Producing a property condition report is a crucial due diligence tool in construction management. A commercial property needs to be accurately evaluated to assess the conditions that may need improvement or system changes.
A comprehensive report on these conditions will inform the property investor what is wrong with the asset and what sort of capital improvements may be required in the near future. Without such a report, from a professional commercial building consultant or Construction Manager, the property investors or lenders are left to conduct this due diligence on their own.
These property condition reports should be conducted before the building is acquired so that the investor fully understands the financial investment that will have to be made in the commercial building. When a building, a significant asset, is put on the market, the seller will be reviewing offers from a large number of potential buyers.
This is a very competitive process, and a pre-sales property condition report gives you the data you need to base your offer on. If the report hits on many of the asset’s issues and faults, that gives you a bargaining tool during negotiations. Sellers won’t find it easy to raise their price if you have evidence that the building is just not worth the additional money.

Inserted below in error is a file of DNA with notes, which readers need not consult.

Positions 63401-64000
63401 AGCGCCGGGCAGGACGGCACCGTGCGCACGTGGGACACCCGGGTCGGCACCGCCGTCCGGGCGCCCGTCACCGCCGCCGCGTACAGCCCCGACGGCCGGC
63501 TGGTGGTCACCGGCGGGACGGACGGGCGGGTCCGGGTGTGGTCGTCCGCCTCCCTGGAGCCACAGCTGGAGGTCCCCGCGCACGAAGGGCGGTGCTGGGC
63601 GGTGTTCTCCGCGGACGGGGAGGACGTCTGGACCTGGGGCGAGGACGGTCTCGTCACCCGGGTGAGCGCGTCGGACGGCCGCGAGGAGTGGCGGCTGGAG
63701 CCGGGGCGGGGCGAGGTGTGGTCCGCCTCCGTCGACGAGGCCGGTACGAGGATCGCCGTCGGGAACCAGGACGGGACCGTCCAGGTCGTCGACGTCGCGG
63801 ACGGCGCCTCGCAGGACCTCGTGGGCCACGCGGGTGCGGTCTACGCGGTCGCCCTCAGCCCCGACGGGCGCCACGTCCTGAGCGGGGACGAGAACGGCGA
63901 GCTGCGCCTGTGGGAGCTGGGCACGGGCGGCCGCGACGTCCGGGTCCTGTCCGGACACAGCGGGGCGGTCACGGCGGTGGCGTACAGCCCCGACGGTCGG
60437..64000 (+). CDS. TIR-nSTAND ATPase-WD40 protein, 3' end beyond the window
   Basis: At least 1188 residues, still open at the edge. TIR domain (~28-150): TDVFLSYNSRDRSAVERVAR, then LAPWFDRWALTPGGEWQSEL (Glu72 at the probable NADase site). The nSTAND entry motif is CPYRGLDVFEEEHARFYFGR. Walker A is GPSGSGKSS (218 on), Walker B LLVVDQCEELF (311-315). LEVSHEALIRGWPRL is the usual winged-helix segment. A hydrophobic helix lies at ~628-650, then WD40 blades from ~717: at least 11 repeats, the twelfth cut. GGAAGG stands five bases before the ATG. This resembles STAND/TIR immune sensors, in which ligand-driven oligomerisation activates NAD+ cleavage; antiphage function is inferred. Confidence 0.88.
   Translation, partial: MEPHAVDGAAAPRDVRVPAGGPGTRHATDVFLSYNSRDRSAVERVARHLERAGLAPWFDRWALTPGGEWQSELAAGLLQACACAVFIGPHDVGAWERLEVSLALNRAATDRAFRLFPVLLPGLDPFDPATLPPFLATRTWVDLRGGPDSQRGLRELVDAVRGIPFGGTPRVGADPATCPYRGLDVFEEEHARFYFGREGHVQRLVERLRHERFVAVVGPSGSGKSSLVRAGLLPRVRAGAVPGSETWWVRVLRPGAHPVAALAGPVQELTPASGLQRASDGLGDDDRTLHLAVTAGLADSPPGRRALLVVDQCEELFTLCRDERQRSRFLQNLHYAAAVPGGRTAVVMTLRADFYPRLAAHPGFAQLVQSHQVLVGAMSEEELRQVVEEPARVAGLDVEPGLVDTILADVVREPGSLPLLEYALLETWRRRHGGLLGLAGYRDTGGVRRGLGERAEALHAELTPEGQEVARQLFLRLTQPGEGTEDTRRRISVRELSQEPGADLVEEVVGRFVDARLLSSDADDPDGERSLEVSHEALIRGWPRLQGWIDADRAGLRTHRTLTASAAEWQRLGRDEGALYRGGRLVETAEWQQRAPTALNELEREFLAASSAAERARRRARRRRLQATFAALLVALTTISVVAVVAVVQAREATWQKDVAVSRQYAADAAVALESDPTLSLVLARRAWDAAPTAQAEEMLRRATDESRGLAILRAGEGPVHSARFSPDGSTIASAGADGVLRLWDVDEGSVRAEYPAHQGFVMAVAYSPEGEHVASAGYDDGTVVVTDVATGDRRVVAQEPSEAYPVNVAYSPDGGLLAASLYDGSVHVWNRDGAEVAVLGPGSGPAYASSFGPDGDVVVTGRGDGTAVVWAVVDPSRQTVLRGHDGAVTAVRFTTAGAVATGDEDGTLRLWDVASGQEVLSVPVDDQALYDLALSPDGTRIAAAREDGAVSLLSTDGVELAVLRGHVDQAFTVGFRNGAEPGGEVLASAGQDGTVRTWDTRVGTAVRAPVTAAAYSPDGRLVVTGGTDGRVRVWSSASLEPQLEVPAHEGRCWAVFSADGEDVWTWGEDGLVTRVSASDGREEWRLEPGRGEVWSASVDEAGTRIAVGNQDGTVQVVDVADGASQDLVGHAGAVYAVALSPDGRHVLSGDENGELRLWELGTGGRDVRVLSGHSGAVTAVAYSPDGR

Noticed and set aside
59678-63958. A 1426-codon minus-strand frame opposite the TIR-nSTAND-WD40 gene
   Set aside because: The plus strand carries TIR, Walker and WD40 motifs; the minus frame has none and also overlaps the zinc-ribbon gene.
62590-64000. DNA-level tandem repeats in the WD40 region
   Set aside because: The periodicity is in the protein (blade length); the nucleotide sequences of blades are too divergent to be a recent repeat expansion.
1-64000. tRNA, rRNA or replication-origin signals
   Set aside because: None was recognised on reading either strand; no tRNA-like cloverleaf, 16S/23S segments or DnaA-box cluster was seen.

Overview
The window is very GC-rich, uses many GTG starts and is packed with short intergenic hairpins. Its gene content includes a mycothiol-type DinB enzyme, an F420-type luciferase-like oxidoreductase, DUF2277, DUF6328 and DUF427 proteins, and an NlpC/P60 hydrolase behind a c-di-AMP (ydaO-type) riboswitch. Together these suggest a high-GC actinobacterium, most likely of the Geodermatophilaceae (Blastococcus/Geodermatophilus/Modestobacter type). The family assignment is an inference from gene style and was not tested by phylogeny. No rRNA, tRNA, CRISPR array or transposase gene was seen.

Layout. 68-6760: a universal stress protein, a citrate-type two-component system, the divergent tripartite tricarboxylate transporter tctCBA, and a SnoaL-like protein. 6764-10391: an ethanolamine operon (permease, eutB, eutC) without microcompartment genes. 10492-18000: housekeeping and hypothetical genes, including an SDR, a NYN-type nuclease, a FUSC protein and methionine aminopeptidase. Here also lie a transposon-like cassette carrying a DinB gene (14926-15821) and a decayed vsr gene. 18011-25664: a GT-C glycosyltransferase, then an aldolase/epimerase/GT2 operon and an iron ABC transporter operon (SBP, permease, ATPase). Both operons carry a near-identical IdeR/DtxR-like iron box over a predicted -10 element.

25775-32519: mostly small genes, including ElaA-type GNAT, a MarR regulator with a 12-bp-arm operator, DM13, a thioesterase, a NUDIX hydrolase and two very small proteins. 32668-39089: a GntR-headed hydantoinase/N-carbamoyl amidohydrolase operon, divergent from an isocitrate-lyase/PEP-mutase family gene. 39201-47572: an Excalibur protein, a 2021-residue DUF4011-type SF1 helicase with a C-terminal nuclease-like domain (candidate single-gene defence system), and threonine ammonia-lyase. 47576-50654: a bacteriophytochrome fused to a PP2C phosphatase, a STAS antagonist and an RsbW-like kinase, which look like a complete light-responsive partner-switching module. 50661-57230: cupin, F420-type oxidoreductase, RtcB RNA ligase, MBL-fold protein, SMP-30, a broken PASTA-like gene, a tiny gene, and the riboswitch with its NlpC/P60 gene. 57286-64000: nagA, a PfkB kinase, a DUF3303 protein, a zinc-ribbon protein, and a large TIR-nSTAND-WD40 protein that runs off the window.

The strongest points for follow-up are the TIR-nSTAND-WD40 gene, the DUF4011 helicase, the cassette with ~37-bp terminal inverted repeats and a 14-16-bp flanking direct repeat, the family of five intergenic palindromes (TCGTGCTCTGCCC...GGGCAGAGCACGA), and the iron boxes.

In this instance, the pre-sale report is handed over to the building owner, who then needs to address and fix the buildings deficiencies. They can choose to address the faults in a variety of ways; by reducing the asking price, by physically having the building issues fixed, or by arranging a warranty with the new buyer.
These comprehensive property condition reports are vital to that initial phase of property assessment, negotiation, and sale. For any property or real estate investor, having a commercial building consultancy on hand to perform these essential assessments is just good business.
As you can imagine, the pre-sale property condition report is quite similar to the buyer’s Equity Property Condition Report. In these detailed reports, multiple teams or inspectors are sent in to properly evaluate each specific building system to make sure that it’s functioning as it should be and that there are no issues.
A good example is sending in a specialist plumber to inspect the piping and plumbing systems in the building. Then at the same time, the Construction Manager will send in a team of roof specialists to assess the roofs and create a detailed report on those. Eventually, all of the specialist evaluations will be consolidated and will become the property condition report.
With a comprehensive property condition report in hand, the property investor will be able to negotiate a better deal based on evidence, which will accelerate the talks and result in a swifter, neater settlement.